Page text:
Friday, October 3, 2008


“That’s impossible, nobody goes blind like that.”

It starts when a single man (Yusuke Iseya) experiences sudden blindness. The condition quickly spreads around the city, and the government quarantines the infected, forcibly sending all of them to a military controlled facility.

The story has a good concept even if it doesn’t ever develop it fully. Based on the novel by Jose Saramango there are two main themes at work here. The first, and less interesting, is how quickly and easily humans devolve into animals given a crisis. Events in the quarantine facility soon destroy social convention and niceties leading to riots over food, war, murder, and rape. Not the prettiest of pictures, even for the blind.

The second theme, which is more engaging yet less developed, involves the the issue of the eye doctor (Mark Ruffalo) and his wife (Julianne Moore). Moore’s character alone is immune to the blindness and is our eyes to the horrors that ensue. Here the film has a chance to ask a profound question - which is the worse fate losing your sight or being the only one who can see when everyone else has gone blind? Too bad the this theme gets lost amongst the chaos.

The film chooses to show us only what the victims hear about their situation. Nowhere, except in a small bit of news coverage, is their any news about what the disease is and what is being done to destroy it. There are no scientists or medical personnel at the facility which would seem necessary if any attempt at a cure was to be made. This allows us to feel lost in the world with those infected, but once we’ve given up caring about them we have nothing else to keep our attention.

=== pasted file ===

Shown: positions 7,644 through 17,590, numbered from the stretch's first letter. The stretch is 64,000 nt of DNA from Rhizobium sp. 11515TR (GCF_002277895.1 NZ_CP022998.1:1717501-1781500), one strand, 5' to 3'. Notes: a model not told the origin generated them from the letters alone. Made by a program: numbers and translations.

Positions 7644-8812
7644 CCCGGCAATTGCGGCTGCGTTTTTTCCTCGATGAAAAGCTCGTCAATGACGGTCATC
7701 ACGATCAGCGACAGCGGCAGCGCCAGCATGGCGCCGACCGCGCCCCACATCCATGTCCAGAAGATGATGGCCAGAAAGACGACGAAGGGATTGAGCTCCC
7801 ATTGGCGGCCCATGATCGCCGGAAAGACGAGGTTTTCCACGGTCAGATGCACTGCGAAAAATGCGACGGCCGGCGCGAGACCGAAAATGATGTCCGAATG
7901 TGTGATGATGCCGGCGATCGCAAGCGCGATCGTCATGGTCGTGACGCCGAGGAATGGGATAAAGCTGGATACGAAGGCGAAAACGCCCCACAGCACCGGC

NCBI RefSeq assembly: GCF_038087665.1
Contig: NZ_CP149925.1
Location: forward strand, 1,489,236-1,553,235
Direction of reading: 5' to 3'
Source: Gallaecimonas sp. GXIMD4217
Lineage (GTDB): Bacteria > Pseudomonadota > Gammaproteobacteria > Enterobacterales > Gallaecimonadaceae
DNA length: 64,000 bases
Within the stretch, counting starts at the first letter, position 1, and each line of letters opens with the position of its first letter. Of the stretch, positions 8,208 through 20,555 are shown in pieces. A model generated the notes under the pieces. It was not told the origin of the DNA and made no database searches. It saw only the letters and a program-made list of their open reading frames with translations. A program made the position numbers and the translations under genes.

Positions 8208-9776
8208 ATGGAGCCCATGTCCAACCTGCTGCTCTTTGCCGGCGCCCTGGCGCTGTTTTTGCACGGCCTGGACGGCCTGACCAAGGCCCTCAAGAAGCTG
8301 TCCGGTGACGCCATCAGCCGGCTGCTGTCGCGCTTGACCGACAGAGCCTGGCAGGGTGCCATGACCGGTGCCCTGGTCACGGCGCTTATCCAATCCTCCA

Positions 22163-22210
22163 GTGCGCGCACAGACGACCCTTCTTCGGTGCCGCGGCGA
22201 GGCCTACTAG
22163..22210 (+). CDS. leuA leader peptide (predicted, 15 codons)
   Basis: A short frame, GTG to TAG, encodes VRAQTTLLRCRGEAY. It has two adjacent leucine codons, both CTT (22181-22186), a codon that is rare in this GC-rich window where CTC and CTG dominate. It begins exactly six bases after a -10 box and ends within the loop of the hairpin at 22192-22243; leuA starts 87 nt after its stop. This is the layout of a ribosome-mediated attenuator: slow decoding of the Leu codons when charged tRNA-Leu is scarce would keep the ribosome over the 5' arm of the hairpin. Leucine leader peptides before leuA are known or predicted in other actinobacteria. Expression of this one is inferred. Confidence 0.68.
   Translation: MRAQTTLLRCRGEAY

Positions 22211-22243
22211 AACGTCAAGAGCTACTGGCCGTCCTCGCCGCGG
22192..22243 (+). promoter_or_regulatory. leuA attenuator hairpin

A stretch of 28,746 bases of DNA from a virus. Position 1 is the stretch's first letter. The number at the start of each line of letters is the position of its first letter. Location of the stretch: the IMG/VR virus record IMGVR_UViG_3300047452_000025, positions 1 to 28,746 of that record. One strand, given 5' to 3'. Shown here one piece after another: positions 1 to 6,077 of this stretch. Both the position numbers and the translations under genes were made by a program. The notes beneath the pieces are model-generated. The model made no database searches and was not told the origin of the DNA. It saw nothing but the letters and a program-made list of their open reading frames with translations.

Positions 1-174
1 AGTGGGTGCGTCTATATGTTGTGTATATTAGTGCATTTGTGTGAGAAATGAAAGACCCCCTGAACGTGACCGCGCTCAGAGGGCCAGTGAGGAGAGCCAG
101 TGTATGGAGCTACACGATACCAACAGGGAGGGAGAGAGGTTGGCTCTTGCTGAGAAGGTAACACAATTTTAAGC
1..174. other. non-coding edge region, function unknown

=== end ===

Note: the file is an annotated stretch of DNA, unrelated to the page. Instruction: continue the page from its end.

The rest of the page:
There are some choices by director Fernando Meirelles which I found odd. Included here are odd camera angles, darkly light scenes, and obstructed views randomly placed throughout the film. Why? Those who are blind can see nothing so whose vantage point is being expressed in these moments? Also, the whiteness scenes which are used to show what the characters can actually see include images which become more clear the closer they appear to the camera. So are these people completely blind (as the script says) or do they have some limited vision (as the camera shows us)?

Also troubling is the lack of a point, moral, or reason for the tale. The film begins, the characters devolve, the world shatters, and they survive. They don’t learn lessons or anything new about themselves, the crisis is never solved by any breakthrough, the characters are not improved by their trials, and the film simply ends. The only point the story seems to make is that humanity can get nasty given such unforeseen circumstances but that’s hardly a new insight even if the theme of blindness might make it appear so for a short time.

The more interesting and personal stories are lost as the film’s characters devolve to such an extent we no longer care what happens to them. It’s rougher scenes are disturbing for the sake of being disturbing without any insight to enlighten the proceedings. Although the acting at the beginning of the film is quite good as the film dissolves into mindlessness so do any character we can identify with or care about. There’s a good concept here and themes worthy of exploration but the execution simply isn’t up to the task. The result is a so-so film filled with the Lord of the Flies style worst of humanity that may not add any insight but will make you feel the need for a long shower.

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